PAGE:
Teeth-whitening Strips - What are they? / How effective are they?

The basics -

Teeth-whitening strips are a relatively new innovation in the world of over-the-counter tooth-bleaching products.

Proctor & Gamble introduced their Crest Whitestrips line in 2000. Since then, a number of companies (Sheer White!™) have developed their own similar products.
[Crest Whitestrips is a registered trademark of the Proctor & Gamble Company.]

Whitening strips offer a simpler at-home alternative.

The idea associated with whitening strips is simply this. They provide a way for a person to perform comparatively effective whitening treatments on their own, at home, without the use of messy trays and gels.

What are the strips made out of?

Teeth-whitening strips are clear, thin, flexible pieces of plastic (polyethylene) that have been coated on one side with a film of hydrogen peroxide bleaching agent.

This type of design creates some advantages.

Here are some of the advantages of a "strip" design.

  • As compared to all other (reasonably effective) at-home methods, this is probably the simplest, least-messy way to whiten your teeth.
  • Since the manufacturer applies the whitener, the dosing you're exposed to is very controlled and consistent. This helps to insure predictable whitening results and to minimize the risk for side effects.
  • Because only one side of the strip is coated with whitener, it acts as a barrier that helps to prevent whitener contact with soft tissues and to minimize its dilution by saliva. This helps to increase effectiveness and decrease the potential for side effects.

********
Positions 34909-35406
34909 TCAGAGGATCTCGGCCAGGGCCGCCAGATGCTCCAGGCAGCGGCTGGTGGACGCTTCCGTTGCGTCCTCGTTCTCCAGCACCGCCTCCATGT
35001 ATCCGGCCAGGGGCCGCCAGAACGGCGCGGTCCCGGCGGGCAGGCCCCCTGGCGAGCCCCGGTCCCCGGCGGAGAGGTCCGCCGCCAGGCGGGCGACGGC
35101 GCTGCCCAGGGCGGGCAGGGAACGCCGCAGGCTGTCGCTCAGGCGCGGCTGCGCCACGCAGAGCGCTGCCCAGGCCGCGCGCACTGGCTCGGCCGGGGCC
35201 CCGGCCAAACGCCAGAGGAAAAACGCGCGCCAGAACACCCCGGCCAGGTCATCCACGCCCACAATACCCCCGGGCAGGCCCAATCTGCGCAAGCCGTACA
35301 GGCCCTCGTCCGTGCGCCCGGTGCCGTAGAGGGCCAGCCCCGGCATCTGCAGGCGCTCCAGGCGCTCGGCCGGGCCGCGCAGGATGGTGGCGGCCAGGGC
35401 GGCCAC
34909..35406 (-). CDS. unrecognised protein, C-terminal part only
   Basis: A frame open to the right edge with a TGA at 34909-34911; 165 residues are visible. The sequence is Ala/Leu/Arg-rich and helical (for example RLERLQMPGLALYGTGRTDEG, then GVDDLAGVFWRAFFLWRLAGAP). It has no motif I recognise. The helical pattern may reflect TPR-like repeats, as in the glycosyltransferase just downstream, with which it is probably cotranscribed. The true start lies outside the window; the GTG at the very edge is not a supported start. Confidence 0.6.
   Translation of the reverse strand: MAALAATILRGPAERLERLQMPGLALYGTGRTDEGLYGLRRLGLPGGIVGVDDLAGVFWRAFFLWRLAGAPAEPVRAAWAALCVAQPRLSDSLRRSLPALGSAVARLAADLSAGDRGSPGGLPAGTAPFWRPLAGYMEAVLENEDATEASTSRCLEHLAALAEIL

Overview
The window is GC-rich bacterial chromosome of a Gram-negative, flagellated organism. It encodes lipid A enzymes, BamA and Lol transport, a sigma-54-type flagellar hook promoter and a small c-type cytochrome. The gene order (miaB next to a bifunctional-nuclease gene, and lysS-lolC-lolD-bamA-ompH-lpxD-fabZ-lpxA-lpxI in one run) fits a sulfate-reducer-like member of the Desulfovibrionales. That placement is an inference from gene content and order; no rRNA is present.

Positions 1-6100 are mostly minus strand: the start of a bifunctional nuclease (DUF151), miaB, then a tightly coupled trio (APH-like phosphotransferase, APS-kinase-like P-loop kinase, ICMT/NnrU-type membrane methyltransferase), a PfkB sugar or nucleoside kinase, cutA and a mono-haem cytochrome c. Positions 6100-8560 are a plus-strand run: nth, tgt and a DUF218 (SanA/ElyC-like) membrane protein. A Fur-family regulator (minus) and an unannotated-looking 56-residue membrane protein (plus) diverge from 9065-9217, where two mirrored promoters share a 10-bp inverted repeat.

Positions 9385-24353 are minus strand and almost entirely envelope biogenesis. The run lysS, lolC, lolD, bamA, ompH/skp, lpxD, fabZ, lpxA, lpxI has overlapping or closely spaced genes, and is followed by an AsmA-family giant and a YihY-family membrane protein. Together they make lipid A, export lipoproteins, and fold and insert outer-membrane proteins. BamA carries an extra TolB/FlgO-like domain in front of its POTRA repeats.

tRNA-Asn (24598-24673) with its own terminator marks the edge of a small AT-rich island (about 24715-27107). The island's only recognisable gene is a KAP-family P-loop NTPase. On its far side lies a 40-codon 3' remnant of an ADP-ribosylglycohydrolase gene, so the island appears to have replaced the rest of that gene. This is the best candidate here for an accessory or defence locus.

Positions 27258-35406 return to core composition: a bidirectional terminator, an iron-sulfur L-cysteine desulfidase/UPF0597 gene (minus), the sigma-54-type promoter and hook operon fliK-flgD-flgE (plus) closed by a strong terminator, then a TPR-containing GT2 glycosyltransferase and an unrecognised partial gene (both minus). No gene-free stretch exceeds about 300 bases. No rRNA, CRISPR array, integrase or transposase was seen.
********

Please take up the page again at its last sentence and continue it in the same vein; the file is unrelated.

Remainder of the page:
What type of whitener is used?

Teeth-whitening strips are typically coated with a hydrogen peroxide-based whitener. For example, Whitestrips Classic is coated with a 6% hydrogen-peroxide whitener. Other products and brands have higher concentrations, 9 to 10% is common, even 14% is available. (We discuss the issue of whitener concentration below.)

How does the whitener work?

Whitening-strip science involves a process where the hydrogen-peroxide component of the whitener breaks down into molecules called "free radicals." These very reactive agents cleave up the complex molecules found in a tooth's enamel that have caused its staining.

In general, peroxide teeth whitening involves thin-film chemistry. This simply means that tooth bleaching doesn't require a lot of peroxide but instead just enough to cover over the surface of the teeth being lightened.

Whitening-strips technique simply takes this concept to an extreme. The coating of whitener that is applied to them is roughly .2 millimeters thick. (The thickness of a piece of paper generally measures about .1 millimeters.)


How are whitening strips used?

Teeth whitening strips are easy to use (instructions). A strip is just positioned over your teeth and then gently pressed into place. At the end of your session, the strip is simply pealed off and discarded.

How long are strips worn?

Crest Whitestrips are worn for 30 minutes a day, twice a day. Other products are worn just once a day. The total number of days of treatment varies with the particular product that's been purchased.

Some examples of treatment durations.